Supreme Leader, Ayatollah Ali Khamenei, speaking to crowds during a ceremony in Tehran on April 9, 2015.
Official Supreme Leader Website/EPA
April 15, 2015 6:34 PM EDT

Ayatullah Ali Khamenei broke his silence on the outline of a nuclear deal with the West on April 9, in a speech widely understood to be a buzzkill. “I have told the officials to not trust the opposing side,” he said, “to not be fooled by their smiles, to not trust their promises because when they have achieved their objectives they will laugh at you.”

But was it really a nail in the coffin for the negotiations? There’s no one answer, not least because over the week that followed it has become clear Iran’s Supreme Leader was trying to do several things at once:

1. Take control of the narrative.

By the time Khamenei, 75 and ailing, took the stage in Tehran in April, it was clear Iran’s right-wingers needed to be let out of their cage. At that point, all the skepticism toward the outline agreement seemed to be coming from the U.S. Congress, and in these negotiations, skepticism back home serves to improve one’s bargaining position. Every harsh appraisal from the Hill — which appears poised to demand review of any final deal — arms Western negotiators with new leverage to push even harder for Iranian concessions, as the two sides seek to nail down specifics before the June 30 deadline for a final pact.

But American politicians outshouting Iranians in opposition to a nuclear deal is a strange and rare dynamic, like McDonald’s hawking the Whopper, with Iran in the role of Burger King. The Leader set out to right the universe. Three times in his speech Khamenei called on negotiators to heed or answer “critics,” conspicuously lifting the ban on smack talk. He also directed them to address two specific points that apparently remain outstanding: the timing of lifting all sanctions, which Khamenei said should be immediate, and access of U.N. inspectors to Iranian military facilities, which he at least appeared to forbid.

2. Quiet the crowds.

Iran’s theocratic government is not a monolith, and the unpleasant political reality was that the factions least identified with Khamenei received all the acclaim for the prospective deal announced on April 2. Cheering reformist Foreign Minister Javad Zarif upon arrival from Switzerland, the crowd at the airport chanted, “Kayhan, Israel, our condolences,” naming a hard-line newspaper (whose editor Khamenei appoints) as a loser. Khamenei used his speech to declare that there’s nothing to cheer yet. “Nothing has yet been done and no binding topic has been brought up between the two sides,” he said, in the transcript posted on his personal website, www.leader.ir. “Therefore, extending congratulations is pointless.”

Abbas Milani, who runs the Iranian studies program at Stanford, tells TIME that while President Hassan Rouhani was elected on the platform of striking a deal, Khamenei “doesn’t want Rouhani to get too much credit. He’s very clear: If there’s a deal, it’s because I wanted it. And if there’s not, it’s because these guys were too frivolous to understand they were giving away too much.”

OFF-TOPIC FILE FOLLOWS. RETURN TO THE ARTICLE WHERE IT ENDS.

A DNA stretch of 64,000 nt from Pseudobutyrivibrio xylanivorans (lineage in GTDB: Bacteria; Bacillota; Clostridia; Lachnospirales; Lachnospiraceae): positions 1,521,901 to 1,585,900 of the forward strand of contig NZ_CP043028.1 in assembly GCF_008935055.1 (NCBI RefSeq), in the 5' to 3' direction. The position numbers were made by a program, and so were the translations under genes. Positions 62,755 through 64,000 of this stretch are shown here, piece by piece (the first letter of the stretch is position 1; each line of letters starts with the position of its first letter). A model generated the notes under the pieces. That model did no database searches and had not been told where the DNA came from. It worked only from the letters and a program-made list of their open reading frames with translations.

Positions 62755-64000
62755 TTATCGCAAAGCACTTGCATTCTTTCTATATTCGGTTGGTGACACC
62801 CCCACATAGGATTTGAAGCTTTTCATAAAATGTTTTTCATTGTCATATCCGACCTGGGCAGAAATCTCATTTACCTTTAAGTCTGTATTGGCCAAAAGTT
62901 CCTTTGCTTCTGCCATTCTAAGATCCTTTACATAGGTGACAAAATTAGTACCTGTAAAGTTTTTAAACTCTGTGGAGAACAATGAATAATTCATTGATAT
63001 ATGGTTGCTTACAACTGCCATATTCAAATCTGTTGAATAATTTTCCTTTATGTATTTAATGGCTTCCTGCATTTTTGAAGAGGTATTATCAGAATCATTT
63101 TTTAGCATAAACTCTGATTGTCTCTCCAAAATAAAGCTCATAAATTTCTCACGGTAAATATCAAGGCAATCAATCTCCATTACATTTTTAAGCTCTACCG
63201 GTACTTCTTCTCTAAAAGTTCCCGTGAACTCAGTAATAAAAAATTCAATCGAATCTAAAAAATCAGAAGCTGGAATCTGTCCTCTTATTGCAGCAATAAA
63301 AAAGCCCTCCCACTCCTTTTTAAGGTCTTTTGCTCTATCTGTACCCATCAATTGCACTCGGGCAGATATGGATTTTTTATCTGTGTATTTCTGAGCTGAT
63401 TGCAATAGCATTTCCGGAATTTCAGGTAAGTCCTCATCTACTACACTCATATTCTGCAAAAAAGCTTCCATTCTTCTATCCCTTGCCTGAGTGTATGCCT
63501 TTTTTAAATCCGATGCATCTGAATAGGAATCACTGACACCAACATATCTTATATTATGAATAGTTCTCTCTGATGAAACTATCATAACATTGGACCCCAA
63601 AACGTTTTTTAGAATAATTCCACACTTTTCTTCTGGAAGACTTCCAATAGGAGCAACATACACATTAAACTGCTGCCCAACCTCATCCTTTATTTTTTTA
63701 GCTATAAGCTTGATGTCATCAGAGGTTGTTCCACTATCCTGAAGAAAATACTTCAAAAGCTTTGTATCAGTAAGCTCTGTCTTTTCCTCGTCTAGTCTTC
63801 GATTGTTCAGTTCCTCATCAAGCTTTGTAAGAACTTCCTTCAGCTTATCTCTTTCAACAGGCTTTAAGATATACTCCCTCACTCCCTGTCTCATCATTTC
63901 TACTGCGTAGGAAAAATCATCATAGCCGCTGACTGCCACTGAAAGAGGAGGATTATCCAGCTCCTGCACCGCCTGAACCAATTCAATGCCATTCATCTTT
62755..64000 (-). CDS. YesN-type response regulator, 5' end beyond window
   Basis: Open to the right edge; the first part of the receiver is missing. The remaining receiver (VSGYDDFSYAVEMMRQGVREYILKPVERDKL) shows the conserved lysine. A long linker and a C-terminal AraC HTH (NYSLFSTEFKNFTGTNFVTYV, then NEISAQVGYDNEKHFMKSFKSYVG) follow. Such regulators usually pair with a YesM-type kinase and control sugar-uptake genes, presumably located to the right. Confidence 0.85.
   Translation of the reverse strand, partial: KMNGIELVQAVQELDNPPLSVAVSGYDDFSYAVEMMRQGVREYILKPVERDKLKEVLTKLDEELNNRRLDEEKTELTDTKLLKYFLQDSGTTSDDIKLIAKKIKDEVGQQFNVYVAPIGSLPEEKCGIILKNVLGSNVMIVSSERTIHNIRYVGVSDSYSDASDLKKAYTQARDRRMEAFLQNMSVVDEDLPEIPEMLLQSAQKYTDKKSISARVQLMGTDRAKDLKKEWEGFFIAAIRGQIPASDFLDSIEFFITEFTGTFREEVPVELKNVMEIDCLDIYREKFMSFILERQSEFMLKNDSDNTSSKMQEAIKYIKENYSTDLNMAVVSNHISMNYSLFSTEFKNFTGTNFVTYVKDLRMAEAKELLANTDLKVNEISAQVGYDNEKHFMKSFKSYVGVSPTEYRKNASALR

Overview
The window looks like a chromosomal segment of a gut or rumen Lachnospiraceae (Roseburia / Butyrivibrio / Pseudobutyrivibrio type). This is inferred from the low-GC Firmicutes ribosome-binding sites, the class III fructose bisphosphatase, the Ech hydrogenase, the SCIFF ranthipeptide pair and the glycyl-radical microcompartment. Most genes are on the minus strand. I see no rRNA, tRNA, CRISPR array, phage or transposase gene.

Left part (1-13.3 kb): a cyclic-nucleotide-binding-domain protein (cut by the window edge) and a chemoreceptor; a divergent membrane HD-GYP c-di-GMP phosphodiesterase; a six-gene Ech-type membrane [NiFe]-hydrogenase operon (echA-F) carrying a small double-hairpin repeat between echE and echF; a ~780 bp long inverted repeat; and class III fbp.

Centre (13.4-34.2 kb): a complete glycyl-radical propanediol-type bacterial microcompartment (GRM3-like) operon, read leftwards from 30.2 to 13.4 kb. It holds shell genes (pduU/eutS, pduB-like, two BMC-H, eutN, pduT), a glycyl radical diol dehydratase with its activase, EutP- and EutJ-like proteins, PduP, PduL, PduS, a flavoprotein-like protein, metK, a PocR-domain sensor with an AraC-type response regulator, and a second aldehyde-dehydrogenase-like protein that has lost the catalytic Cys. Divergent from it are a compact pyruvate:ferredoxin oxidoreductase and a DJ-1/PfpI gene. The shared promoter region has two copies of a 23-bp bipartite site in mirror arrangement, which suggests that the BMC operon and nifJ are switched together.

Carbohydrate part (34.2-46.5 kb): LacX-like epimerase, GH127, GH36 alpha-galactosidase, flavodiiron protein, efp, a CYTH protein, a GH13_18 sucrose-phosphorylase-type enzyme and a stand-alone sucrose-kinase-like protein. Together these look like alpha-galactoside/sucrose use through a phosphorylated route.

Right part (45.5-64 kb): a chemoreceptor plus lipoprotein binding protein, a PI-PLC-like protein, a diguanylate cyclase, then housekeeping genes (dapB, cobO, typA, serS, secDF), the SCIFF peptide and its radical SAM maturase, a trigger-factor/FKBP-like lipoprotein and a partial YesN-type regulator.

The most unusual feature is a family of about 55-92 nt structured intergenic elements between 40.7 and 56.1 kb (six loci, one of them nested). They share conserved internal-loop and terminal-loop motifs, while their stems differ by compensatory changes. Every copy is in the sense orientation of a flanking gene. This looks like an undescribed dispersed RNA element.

3. Keep the door open.

Khamenei may well loathe and distrust America, but along with the usual name-calling (“obstinate, unreliable, dishonest and into backstabbing”), his speech made clear his willingness to seal a deal — and even work with Washington on future projects, should this one end well. “Of course, the negotiations on the nuclear issue are an experience,” he said. “If the opposite side gives up its misconduct, we can continue this experience in other issues.” He even raised the possibility of extending the talks beyond the June 30 deadline, one more measure of how badly Iran needs a final pact. The regime Khamenei inherited in 1989 from Grand Ayatullah Ruhollah Khomeini may or may not want a nuclear weapon, but without relief from economic sanctions it will be in continuing danger. It’s not only a matter of the hardship born by ordinary Iranians, but by the state itself. Iran’s public sector accounts for perhaps three-quarters of the national economy, directly employing 80% of the Iranian workforce. Small wonder that Khamanei authorized the nuclear negotiations with a call for “heroic flexibility.”

The Supreme Leader’s speech can be seen as a kind of “Rorschach test,” Karim Sadjadpour, an analyst at the Carnegie Endowment for International Peace who has written extensively on Khamenei, tells TIME. “He throws a lot of red meat to his hard-line base to reassure them he’s still an anti-American revolutionary. But careful readers also notice that underneath all the vitriol, he leaves the door of compromise with the U.S. slightly ajar. Given how badly the Iranian people want this deal to happen, Khamenei doesn’t want to be seen in their eyes as the obstacle.”

All of which, when the dust has cleared, looks like a stronger position for the West as the next round.

Contact us at editors@time.com.

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